230.   A review of the comments submitted in response to the recommendations formulated in the Interim Report reveals continuing disagreement regarding the principle of providing protection in the DNS for geographical indications and indications of source, as well as regarding the form which such protection should take.  Several commentators are in favor of the specific proposals contained in the Interim Report.[222]  Others, including some representing intellectual property interests,[223] either oppose them, or, at best, consider them premature.[224]

231.   Commentators who are in favor of the protection proposed in the Interim Report note that geographical indications have been the victims of abuse in the DNS and that there exist international norms protecting this class of identifiers.  That being the case, they see no reason why geographical indications should be afforded less protection in the DNS than trade or service marks.  Some of these commentators are of the view that protection should not be restricted to cases of bad faith abuse, but that alternative dispute resolution procedures also should be available to resolve conflicts between parties each of which may have rights in the identifiers concerned, in light of the special nature of geographical indications representing collective, rather than individual, rights.[225]  The same commentators, as well as others, are of the opinion that an exclusion mechanism for geographical indications would be appropriate, or at least should be given further consideration, in light of ongoing negotiations in the framework of Article 23.4 of the TRIPS Agreement.[226]  If protection were to be provided through a revised UDRP, some commentators felt that panels with particular expertise in the subject matter would be needed, in view of its specialized nature and complexity.[227]

232.   On the question of who should be deemed to have standing to file complaints under the proposed revised UDRP, the Interim Report presented three options for further consideration: (i) the persons or entities who have standing to enforce these rights in accordance with the law of the country of origin, (ii) governments only, or (iii) the persons or entities who are found to have standing based on the law determined to be applicable to that issue by the panel, in accordance with the ordinary rules of private international law.  Most commentators were of the view that the second option would be overly restrictive and favored either the first or last option.[228]  As a solution to the standing problem, one commentator proposed that a complainant wishing to avail itself of the proposed revised UDRP could be required to produce a declaration by either the courts or the government of its jurisdiction confirming that it has standing to pursue the complaint in question.[229]

233.   In light of the collective nature of the rights concerned, certain commentators proposed the creation of a new remedy for purposes of the proposed revised UDRP which would take the form of a “cancellation + exclusion”.  Such a new remedy would serve a dual purpose.  On the one hand, it would prevent a prevailing complainant from arrogating to itself a collective right, and, on the other, it would avoid cancelled domain names from being re-registered in bad faith (potentially by the same registrant).[230]  Recognizing that multiple persons or entities may have a legitimate claim to the use of the same geographical indication or indication of source, certain commentators advocated the use of gateway systems and the creation of new chartered gTLDs to stimulate coexistence among these competing legitimate interests.[231]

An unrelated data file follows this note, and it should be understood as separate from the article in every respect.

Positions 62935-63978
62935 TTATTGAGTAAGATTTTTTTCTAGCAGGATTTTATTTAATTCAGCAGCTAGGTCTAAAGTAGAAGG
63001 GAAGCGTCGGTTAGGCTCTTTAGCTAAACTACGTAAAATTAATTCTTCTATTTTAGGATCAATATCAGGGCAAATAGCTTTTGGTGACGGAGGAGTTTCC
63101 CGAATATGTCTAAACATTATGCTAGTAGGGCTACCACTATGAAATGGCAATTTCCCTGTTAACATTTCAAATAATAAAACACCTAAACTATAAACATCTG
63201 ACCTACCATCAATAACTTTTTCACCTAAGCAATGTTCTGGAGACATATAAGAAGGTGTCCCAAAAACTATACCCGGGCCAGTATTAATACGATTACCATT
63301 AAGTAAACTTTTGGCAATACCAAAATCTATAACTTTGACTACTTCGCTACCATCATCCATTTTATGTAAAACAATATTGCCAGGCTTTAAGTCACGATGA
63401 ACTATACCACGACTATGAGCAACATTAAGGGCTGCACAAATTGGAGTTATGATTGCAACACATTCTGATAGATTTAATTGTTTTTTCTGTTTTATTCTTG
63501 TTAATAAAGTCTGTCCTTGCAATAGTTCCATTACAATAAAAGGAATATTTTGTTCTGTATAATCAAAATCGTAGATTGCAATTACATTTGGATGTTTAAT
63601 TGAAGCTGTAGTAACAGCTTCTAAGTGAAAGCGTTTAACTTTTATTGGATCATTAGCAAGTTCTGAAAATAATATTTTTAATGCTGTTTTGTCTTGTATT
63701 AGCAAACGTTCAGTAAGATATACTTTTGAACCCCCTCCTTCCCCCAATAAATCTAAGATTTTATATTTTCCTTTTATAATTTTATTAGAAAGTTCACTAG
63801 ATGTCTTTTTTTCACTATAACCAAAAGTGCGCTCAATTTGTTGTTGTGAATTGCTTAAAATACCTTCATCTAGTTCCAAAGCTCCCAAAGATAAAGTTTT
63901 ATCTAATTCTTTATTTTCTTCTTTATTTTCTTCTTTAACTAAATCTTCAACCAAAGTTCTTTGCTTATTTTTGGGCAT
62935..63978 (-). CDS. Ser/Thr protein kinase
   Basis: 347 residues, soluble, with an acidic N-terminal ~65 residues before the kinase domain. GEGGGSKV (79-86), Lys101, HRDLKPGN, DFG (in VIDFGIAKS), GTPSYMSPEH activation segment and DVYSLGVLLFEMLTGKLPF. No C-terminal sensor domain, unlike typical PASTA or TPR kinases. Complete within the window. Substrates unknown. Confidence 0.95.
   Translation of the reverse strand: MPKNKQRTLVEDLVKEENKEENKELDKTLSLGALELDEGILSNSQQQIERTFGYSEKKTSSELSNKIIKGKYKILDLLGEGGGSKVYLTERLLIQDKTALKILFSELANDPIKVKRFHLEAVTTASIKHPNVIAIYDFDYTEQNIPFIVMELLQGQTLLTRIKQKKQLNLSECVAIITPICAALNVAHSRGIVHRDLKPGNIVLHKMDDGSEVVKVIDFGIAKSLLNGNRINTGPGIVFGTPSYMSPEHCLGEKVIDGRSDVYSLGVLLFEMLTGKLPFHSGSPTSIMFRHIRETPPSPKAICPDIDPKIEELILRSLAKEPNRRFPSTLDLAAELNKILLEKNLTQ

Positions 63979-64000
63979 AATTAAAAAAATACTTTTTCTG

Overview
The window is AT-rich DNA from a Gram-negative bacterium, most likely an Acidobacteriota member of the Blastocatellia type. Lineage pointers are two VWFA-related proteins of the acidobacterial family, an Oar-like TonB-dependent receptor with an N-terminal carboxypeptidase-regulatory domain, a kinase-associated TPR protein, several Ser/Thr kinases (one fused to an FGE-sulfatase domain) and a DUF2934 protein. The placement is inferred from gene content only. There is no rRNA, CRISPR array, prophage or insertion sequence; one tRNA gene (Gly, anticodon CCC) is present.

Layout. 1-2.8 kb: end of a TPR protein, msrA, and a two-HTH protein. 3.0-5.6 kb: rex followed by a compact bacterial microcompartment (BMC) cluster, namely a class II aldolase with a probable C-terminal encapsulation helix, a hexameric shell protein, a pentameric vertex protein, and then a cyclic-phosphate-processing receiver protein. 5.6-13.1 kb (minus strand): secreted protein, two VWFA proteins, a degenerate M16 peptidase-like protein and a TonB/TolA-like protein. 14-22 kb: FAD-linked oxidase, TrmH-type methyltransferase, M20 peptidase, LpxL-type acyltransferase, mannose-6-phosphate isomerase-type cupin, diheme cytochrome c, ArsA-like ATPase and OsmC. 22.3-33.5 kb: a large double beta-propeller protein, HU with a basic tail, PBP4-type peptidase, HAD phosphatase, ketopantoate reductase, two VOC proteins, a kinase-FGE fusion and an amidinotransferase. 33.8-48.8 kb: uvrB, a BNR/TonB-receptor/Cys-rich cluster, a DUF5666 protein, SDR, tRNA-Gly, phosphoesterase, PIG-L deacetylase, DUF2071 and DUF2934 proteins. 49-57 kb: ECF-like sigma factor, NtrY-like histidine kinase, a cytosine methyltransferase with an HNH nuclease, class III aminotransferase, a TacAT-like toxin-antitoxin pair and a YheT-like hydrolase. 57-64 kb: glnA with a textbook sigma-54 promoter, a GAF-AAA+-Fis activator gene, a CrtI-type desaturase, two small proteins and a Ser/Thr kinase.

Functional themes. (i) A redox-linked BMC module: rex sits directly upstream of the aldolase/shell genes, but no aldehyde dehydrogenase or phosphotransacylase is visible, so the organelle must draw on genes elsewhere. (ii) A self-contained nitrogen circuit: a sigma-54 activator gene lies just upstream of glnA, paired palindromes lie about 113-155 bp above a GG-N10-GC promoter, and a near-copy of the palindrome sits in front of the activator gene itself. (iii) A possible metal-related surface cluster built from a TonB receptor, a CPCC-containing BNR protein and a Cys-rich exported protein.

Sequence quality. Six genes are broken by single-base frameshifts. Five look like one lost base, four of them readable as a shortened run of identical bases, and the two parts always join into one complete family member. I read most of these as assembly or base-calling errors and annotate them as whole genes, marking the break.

234.   Commentators who oppose the introduction of protection for geographical indications in the DNS recognize that there exist uniform rules governing the subject matter, but believe that the level of harmonization achieved by those rules is insufficient to constitute an adequate basis for the protection proposed in the Interim Report.  In particular, they highlight three specific areas where sufficient uniformity is lacking.  First, they argue that the harmonized rules at issue (in particular the TRIPS Agreement) incorporate several qualifications and exceptions to the protection for geographical indications, striking a delicate balance of interests, which would be difficult, if not impossible, to reflect faithfully in the UDRP.[232]  Secondly, they state that the legal and administrative mechanisms giving effect at the national level to the internationally harmonized norms vary widely, ranging, as noted above, from sui generis registration systems, certification or collective marks, the law on passing-off, unfair competition law and consumer protection legislation.[233]  Thirdly, and perhaps most importantly, they claim that there exists no uniform view at the international level of what is to be deemed a protectable geographical indication, and that, consequently, terms which are protectable in some jurisdictions, are freely available in others.[234]